'Bird Songs Bible' Tweets, The Old-Fashioned Way The 10-pound tome comes with a built-in audio player featuring crisp recordings of hundreds of bird songs. The 500-plus-page volume, produced with the Cornell Lab of Ornithology, is billed as "The Complete, Illustrated Reference for North American Birds."
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'Bird Songs Bible' Tweets, The Old-Fashioned Way

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'Bird Songs Bible' Tweets, The Old-Fashioned Way

'Bird Songs Bible' Tweets, The Old-Fashioned Way

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AUDIE CORNISH, host:

From NPR News, this is ALL THINGS CONSIDERED. I'm Audie Cornish.

ROBERT SIEGEL, host:

And I'm Robert Siegel.

I've been looking at a book that's like no other book. It has characters in it with names like Bufflehead and Wilson's Phalarope. It makes mention of the song of the Hawaii Creeper. And not only have I been reading about these things, I've been listening to them too. Here's that Hawaii Creeper.

(Soundbite of bird tweeting)

SIEGEL: That's not so creepy. The massive volume is called "The Bird Songs Bible." It is from the Cornell Lab of Ornithology. And what's novel is it tweets - not in the 21st-century social media sense; in the good old-fashioned bird call sense. It comes with an audio player that has hundreds of bird songs.

Greg Budney is the audio curator at Cornell, and he's contributed to this work.

And, Greg Budney, is this a landmark production?

Mr. GREG BUDNEY (Audio Curator, Lab of Ornithology's Macaulay Library, Cornell University): It is. And I think "Bible" really says it all. It covers over 728 species of North American birds, including birds of Hawaii.

SIEGEL: And seabirds as well.

Mr. BUDNEY: Indeed.

SIEGEL: Now, I have the book beside me. And I'm going to play some of your favorites now that I've been told about. Each bird, by the way, is illustrated, and there's information about its species, and then there's a number. So the Northern Bobwhite is number 76. I enter that number...

(Soundbite of bird tweeting)

SIEGEL: I get the message. He's saying call bobwhite.

Mr. BUDNEY: Exactly. And if you were another bobwhite, you'd be doing just that.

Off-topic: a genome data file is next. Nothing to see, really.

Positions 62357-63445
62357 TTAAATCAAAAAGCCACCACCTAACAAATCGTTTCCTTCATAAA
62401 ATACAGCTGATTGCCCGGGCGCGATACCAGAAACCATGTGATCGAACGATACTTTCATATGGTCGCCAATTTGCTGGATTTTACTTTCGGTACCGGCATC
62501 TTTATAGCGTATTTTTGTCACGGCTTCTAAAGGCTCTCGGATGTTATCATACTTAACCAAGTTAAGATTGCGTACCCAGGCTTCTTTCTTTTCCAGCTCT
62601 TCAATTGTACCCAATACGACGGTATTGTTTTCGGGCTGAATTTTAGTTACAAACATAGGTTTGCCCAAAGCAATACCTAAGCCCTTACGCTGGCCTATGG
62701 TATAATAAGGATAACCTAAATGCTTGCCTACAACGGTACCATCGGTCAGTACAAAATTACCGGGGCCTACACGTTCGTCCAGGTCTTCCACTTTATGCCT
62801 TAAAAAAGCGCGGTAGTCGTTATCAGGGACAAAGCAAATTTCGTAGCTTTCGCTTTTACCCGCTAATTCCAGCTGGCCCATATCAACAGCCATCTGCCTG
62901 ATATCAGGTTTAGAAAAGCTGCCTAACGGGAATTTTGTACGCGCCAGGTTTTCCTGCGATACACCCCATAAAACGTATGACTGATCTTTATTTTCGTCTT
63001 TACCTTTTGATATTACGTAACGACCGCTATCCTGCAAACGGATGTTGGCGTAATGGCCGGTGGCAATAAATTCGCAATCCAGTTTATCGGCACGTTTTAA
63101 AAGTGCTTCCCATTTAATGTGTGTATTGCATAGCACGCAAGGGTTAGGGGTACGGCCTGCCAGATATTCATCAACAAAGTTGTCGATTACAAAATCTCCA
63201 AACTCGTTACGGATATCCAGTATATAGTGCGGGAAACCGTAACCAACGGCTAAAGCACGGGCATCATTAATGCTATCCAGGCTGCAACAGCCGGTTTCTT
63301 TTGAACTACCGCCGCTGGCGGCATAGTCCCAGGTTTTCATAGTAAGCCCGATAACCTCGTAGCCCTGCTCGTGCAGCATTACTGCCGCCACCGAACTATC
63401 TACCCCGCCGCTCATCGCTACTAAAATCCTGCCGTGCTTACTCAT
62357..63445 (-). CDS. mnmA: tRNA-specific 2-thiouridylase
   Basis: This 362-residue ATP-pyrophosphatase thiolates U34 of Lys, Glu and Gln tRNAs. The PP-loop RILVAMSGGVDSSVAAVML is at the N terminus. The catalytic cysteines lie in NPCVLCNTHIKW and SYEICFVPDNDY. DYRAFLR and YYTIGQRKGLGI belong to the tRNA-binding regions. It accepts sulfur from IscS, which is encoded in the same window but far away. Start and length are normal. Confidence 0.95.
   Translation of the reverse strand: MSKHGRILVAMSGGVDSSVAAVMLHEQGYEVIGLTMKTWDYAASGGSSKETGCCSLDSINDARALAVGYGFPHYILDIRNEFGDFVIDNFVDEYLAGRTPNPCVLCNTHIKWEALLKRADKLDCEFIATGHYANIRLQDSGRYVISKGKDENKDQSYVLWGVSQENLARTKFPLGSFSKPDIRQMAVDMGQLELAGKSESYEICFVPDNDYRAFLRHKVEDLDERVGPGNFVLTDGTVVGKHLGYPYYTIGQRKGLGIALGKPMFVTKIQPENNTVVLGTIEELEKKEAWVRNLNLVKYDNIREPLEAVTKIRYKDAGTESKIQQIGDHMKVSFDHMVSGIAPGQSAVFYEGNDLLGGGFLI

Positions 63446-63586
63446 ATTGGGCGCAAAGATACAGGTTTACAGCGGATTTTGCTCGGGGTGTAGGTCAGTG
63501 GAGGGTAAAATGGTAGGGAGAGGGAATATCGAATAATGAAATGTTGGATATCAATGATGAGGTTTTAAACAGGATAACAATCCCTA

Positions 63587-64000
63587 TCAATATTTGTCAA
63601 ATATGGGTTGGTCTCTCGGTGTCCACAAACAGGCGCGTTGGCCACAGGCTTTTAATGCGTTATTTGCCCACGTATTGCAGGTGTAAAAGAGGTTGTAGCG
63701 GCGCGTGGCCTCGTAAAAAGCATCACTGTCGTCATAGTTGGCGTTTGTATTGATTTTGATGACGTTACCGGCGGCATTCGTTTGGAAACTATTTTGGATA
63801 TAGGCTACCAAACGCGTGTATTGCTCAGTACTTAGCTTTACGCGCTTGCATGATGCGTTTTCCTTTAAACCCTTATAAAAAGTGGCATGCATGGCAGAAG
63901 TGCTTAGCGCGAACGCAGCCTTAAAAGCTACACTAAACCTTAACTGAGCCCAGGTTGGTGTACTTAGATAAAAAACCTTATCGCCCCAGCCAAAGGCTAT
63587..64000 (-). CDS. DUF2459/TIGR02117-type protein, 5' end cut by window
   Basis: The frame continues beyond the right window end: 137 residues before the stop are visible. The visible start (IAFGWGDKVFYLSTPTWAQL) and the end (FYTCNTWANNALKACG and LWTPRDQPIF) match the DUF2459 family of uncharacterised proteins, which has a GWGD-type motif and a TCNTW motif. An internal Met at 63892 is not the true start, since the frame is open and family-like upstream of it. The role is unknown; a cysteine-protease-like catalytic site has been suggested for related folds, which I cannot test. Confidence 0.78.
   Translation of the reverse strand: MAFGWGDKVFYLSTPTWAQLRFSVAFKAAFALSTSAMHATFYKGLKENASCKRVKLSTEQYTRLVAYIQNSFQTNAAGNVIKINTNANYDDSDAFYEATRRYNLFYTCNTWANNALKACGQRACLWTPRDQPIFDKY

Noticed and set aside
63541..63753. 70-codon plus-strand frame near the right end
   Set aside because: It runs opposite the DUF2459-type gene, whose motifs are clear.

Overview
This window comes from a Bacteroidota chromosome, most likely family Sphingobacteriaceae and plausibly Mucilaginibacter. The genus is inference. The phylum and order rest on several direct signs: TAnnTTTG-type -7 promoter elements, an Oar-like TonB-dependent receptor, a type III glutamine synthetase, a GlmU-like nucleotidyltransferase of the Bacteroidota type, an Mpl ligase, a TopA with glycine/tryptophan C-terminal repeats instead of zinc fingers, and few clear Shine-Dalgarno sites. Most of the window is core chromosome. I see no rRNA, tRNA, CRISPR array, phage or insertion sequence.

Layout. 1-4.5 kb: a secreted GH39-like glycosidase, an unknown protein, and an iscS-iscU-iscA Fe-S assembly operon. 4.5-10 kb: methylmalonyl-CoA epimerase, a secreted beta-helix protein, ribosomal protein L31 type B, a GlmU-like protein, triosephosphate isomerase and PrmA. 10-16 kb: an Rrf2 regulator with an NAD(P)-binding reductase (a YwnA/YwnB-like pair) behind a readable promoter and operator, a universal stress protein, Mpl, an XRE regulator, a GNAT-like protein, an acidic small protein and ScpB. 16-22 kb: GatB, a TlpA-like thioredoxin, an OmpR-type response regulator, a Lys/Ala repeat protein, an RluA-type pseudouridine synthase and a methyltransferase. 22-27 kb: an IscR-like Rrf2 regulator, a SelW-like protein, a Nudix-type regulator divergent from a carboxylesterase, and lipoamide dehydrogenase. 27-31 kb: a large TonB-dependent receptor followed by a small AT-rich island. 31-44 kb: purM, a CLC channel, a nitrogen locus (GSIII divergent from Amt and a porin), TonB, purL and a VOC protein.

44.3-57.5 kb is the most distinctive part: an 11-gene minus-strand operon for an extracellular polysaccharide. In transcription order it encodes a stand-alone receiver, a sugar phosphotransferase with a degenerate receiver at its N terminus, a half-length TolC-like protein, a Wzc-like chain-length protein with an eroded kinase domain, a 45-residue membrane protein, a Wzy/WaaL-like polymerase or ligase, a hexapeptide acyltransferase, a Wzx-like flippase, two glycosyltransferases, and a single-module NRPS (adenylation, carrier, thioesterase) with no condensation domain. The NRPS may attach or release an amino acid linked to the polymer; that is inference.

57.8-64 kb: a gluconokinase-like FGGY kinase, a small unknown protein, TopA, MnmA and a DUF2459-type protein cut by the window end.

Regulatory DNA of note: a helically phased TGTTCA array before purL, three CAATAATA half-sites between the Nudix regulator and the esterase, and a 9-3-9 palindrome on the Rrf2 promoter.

(Soundbite of laughter)

SIEGEL: How was that recording made, by the way?

Mr. BUDNEY: Recordings such as this bobwhite recording were made with portable field recording system, either from the earlier days of reel-to-reel recorder slung over your shoulder with a parabolic microphone, a dish not unlike the satellite television dishes that we all are so familiar with today, with an audio microphone mounted in it.

SIEGEL: You're like the guy in the sidelines at the football game.

Mr. BUDNEY: Exactly. Same gear.

SIEGEL: And the Northern Bobwhite is a very clear, perfect recording of that call.

Mr. BUDNEY: And a nice sound that's well adapted for travelling through the habitat in which bobwhite lives. Clear whistles propagate really, really well in the shrub habitat that bobwhites are found in.

SIEGEL: Now, I'm going to go to number 293. This is the Atlantic Puffin.

(Soundbite of bird tweeting)

SIEGEL: He sounds like he's had a bad day.

(Soundbite of laughter)

Mr. BUDNEY: Well, to my ear, I envision a miniature chainsaw. The Atlantic Puffin certainly did have some bad days on the Atlantic Coast. It was virtually extirpated from the coast of Maine but brought back through the efforts of Audubon biologist Steve Kress. You can now go to some of the islands off the coast of Maine and hear the sound for yourself.

SIEGEL: And that's some sound. Really, it sounds like a very world-weary bird.

Mr. BUDNEY: Indeed.

SIEGEL: Now, here's another one that I know you like. This is number 482, the Red-breasted Nuthatch.

(Soundbite of bird tweeting)

Mr. BUDNEY: It's not a beautiful sound. But it's one of those vocalizations when you're out on a cold winter day, snow-covered conifer trees, and you hear a Red-breasted Nuthatch. You know that life survives. It persists through the dead of winter. And Red-breasted Nuthatches is one of those lively little species of winter. Right now, they're exploding out of the Adirondacks and moving southward. Apparently, the cone crop is not sufficient in the Adirondacks right now to sustain these fellows so they're being observed in the Southern U.S.

SIEGEL: Now this book, the bible of bird songs, actually comes with a warning: Limit playing of the bird calls when you are in birded areas. Why?

Mr. BUDNEY: When a bird hears the sound of the same species from what it believes is another individual intruding upon his territory, it then feels the need to defend its territory against the intruder.

SIEGEL: Well, Greg, before you go, is there another favorite you'd like me to play for you, and you can tell me the number and I'll dial it in?

Mr. BUDNEY: How about Western Meadowlark? Number 668.

(Soundbite of bird tweeting)

SIEGEL: Birds blowing reveille, I think.

(Soundbite of laughter)

Mr. BUDNEY: Well, it's a beautiful sound to contemplate here on a cold winter day.

SIEGEL: And Greg Budney, audio curator of the Cornell Ornithology Lab, thanks so much for talking with us about this remarkable book, the "Bird Songs Bible."

Mr. BUDNEY: My pleasure.

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